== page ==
There is a lot of good news and commentary out there on the misnamed Employee Free Choice Act (EFCA), organized labor’s attempt to eliminate secret ballot elections in the workplace.
- New information from the Louisiana Association of Business and Industry shows that EFCA is a losing issue in Louisiana. The poll, performed by Southern Media & Opinion Research, points out that the majority of likely voters in Louisiana, like other national trends, oppose the misnamed Employee Free Choice Act. The results of the poll show voters in the Pelican State strongly reject the EFCA, with 74% of likely voters preferring to maintain the current process for forming a union that uses private ballots, and 65% of likely voters oppose the EFCA which would replace secret ballots with a “card check” system that exposes workers to coercion when making the important decision of whether to form a union. The findings of this poll are consistent with the findings of a similar poll performed by the NAM through the Coalition for a Democratic Workplace by McLaughlin & Associates earlier this year.
- John Motley provides a comprehensive overview of the issues surrounding the EFCA in a piece in the National Review. Motley provides perspective on the unusual nature of the card check issue with one of the most liberal Democratic Presidential candidates George McGovern urging his fellow Democrats to oppose the EFCA. This OpEd further explains some the politics behind the legislation. However, the need to defend workers’ right to a private ballot is a non-partisan issue. All political parties should work to defend this important right.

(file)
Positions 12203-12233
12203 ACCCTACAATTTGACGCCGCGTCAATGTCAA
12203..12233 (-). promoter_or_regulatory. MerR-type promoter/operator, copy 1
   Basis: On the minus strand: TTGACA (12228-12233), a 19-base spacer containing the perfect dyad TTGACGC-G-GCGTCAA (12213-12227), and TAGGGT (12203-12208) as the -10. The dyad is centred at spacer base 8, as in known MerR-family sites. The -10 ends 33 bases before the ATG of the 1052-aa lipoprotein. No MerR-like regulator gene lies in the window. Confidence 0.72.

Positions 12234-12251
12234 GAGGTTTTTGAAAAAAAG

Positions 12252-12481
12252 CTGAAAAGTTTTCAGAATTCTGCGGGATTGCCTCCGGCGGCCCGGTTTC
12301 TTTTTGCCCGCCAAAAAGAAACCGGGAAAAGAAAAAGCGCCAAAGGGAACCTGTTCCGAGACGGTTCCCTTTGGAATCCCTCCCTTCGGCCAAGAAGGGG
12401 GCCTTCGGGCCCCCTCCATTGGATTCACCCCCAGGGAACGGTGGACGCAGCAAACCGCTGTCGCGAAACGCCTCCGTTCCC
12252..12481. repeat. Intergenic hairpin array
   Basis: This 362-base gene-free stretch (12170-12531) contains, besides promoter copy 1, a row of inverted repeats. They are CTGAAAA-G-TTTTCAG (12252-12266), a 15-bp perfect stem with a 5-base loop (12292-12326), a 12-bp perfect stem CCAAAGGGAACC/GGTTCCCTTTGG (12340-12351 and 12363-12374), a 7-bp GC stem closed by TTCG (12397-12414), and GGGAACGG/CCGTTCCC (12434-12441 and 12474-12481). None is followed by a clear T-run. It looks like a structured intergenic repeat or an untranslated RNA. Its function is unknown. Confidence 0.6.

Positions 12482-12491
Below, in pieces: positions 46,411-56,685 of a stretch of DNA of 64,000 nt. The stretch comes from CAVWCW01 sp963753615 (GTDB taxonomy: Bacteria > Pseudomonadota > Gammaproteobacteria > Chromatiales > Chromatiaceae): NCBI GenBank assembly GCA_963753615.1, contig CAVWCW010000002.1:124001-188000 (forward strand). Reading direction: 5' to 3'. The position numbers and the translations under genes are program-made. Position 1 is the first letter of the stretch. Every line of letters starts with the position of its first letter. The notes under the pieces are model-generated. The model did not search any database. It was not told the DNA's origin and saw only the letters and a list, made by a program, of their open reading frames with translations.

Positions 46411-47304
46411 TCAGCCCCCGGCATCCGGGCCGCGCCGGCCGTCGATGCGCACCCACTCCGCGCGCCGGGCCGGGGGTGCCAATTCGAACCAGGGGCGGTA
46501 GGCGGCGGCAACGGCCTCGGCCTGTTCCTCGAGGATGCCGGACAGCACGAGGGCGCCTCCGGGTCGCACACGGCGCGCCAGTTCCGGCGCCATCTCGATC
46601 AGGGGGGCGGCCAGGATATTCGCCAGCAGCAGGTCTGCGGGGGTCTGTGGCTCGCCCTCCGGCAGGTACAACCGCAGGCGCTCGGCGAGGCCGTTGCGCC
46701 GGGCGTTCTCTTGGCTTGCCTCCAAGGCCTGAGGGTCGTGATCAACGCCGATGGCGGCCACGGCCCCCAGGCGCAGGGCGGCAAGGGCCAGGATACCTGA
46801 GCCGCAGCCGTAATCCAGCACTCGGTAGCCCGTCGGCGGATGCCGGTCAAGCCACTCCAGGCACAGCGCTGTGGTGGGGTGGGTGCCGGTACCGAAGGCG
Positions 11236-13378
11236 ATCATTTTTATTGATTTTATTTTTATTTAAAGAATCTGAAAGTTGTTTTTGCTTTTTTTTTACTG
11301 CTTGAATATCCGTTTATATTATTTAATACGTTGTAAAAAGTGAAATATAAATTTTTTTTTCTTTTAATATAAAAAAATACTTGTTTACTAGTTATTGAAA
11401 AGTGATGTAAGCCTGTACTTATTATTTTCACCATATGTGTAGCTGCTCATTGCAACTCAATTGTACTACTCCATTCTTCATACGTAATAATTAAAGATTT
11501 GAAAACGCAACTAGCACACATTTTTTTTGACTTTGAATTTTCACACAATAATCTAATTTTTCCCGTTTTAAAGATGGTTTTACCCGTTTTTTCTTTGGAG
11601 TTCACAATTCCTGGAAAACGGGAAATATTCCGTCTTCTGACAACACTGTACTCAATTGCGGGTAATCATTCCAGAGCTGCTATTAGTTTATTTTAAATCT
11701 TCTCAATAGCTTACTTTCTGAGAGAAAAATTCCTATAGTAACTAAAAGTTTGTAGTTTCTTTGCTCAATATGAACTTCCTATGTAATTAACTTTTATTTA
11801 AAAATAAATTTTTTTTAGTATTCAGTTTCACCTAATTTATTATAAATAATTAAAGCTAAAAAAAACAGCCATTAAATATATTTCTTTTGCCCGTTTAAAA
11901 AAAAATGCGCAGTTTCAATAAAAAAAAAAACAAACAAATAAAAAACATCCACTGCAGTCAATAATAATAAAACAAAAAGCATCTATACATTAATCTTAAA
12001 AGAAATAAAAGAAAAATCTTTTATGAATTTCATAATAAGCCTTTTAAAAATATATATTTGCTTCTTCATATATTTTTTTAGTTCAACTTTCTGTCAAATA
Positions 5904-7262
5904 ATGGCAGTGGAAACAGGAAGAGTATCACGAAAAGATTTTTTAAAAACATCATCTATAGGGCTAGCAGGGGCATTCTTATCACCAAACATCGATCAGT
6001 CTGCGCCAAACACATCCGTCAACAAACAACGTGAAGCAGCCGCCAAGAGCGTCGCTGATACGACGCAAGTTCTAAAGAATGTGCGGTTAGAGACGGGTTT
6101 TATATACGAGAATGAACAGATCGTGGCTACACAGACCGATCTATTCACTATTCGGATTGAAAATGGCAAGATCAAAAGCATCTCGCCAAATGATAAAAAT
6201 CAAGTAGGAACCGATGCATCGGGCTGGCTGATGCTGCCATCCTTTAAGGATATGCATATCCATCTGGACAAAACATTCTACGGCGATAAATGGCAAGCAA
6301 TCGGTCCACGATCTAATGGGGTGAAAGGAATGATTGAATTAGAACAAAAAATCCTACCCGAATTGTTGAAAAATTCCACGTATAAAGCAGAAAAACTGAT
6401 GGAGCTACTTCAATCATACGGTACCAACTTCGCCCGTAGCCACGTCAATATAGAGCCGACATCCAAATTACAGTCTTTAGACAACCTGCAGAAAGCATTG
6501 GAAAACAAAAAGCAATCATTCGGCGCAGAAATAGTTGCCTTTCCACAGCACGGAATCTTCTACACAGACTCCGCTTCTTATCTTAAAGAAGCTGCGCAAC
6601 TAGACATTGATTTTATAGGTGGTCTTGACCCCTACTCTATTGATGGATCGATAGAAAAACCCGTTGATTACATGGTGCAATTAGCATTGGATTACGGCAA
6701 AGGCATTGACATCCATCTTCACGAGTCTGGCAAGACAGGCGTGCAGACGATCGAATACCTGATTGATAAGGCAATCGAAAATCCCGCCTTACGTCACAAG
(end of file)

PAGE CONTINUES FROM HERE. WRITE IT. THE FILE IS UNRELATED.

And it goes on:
- The Oregonian’s lone market-minded opinion writer weighs in on the issue with a tough column, that examines what’s at stake in this year’s election by examining card check legislation. The Oregonian’s David Reinhard, points out the bill’s seemingly Orwellian double-speak title. Reinhard sums up the lasting consequences of this proposal:
“And, whether you favor card check or the private ballot, the two presidential candidates’ differences on this one issue could have a profound and tangible impact on American business, labor and politics for years to come.”